If you'll compare this image with yesterday's, you'll note that although the value structure has not changed that much, there is a lot more "stuff" in the darker areas.

I've come to realize a few things in painting so many pictures over the years--the more time I spend on the areas that aren't all that important, the better the end result in the painting. Some might say I approach painting by backing into it. Perhaps so, however this method of not even drawing the focal points until much later int he process has helped to make my work cohesive from edge to edge.

I am still completely in the cool boxes, and using mixes of three or more colors to create and modify the greens and darks that are going in. The yellow in the aspens-to-be is the shadow orange, yellow ochre. The bit of orang on the right edge of the group is created with the cool yellow ochre and cool alizarin crimson.

In design on this piece, the horizontal of the strip of lighted foreground will be related to the clump of aspens in sunlight, and their trunks will create the verticals necessary to connect the two areas.

On other news, I have jury duty this week, and am also turning in eight paintings for the "Off the Wall" fundraiser at the Riverside Art Museum tomorrow. They are small still life works from my daily painting days, and a couple of landscapes. These will sell for $100, $200 and $300 with proceeds going to support the museum. If I get called in for the duty, I'll take my laptop and update the web site. No wasted moments!
3

Before you wig out on me, with two images of the same painting, let me explain. The image that is above to the left is the earlier version of the later one, which is below it. I am showing you these two together for a distinct purpose.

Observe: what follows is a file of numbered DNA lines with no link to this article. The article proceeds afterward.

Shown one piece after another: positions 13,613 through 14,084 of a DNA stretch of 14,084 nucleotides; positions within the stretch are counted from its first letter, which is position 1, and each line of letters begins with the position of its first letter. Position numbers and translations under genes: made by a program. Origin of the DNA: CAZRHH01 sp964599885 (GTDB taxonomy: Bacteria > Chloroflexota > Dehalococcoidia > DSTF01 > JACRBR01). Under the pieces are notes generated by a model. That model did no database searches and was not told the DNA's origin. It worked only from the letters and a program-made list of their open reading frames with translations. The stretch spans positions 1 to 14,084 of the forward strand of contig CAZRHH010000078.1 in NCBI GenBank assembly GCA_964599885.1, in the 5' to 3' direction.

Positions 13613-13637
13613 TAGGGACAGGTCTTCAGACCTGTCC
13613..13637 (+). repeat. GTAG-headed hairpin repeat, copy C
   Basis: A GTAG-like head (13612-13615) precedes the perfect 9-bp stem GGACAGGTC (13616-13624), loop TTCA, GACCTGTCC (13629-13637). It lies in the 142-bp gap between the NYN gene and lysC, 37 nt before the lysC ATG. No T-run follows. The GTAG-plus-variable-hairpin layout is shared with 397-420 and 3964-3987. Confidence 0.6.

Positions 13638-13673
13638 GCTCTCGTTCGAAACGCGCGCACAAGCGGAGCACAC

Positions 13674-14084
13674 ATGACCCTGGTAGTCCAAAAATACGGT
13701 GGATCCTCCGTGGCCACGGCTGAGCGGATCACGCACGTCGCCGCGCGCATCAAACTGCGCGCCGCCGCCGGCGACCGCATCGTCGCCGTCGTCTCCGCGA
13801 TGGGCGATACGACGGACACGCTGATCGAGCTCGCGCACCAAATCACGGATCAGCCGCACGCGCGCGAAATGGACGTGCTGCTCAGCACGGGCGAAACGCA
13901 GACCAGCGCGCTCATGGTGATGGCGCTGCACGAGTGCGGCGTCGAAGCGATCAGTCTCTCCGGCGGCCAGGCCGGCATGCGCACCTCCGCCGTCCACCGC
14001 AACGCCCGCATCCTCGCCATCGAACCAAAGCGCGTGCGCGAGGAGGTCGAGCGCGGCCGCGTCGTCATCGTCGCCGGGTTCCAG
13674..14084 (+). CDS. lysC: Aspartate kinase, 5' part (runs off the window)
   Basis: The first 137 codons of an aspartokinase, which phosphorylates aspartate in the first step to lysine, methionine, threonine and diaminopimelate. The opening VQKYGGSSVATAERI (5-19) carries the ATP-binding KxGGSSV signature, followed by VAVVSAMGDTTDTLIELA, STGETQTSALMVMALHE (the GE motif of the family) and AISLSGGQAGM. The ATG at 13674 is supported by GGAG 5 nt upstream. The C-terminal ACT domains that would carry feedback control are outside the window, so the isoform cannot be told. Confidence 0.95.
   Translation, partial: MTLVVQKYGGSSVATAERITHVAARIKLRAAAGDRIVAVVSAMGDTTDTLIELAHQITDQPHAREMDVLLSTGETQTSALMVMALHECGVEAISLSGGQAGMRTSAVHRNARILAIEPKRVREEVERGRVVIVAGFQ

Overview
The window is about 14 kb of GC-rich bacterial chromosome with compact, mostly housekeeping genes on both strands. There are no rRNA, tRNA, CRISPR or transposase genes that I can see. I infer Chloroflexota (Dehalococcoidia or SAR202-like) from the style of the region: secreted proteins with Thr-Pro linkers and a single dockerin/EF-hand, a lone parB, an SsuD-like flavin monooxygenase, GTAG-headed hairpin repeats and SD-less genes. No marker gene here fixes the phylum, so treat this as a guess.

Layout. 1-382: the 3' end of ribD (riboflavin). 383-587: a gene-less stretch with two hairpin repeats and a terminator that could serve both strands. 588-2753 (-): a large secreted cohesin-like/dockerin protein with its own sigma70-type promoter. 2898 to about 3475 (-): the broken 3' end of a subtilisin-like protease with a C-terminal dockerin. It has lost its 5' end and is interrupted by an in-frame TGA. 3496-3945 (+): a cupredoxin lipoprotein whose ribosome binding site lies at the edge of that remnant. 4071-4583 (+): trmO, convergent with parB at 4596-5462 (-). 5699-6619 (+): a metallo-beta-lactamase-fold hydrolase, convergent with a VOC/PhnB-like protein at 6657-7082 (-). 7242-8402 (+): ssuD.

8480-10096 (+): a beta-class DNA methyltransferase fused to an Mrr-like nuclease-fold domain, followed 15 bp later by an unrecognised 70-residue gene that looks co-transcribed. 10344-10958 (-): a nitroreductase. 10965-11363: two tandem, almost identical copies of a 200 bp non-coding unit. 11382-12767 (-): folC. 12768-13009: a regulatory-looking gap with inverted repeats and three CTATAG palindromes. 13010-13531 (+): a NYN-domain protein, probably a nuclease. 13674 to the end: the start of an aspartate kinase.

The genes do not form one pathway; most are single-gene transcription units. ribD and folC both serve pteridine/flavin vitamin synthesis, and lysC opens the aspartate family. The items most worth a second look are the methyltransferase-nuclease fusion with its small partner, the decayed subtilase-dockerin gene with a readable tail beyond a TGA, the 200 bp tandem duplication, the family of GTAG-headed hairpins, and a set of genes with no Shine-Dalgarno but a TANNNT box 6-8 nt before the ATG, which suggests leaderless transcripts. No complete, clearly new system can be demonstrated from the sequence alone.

As artists, we all go through phases and stages in our paintings. Some easier and some harder. I had a major "AHA" moment with this painting just after getting to the stage that is on the left (the "busy" one). Some of you will say, "Oh but that one is so much more interesting than the other one." There's a problem, though. It has gotten ahead of itself. It is TOO SOON for that much edge--that much "eye drivers". When I brought it back to the easel after photographing it, all those hard-edge shapes came together and started screaming for importance.

Now the scary part for some of you. I took a rag and wiped the canvas in many places, eliminating edges. You see, it is all too easy to get hard edges when we paint. I can always find a hard edge with a brushmark. It really takes some courage to remove them and then replace ONLY those that are necessary for the composition and for driving the viewer's eye. Softening the edges on major areas now gives me great latitude in placing edges where I need those "eye drivers". A sharp edge will always drive the eye. Now I can start playing with what's important and what isn't, knowing that these earlier layers make a great supporting symphony for the soloist, which comes later.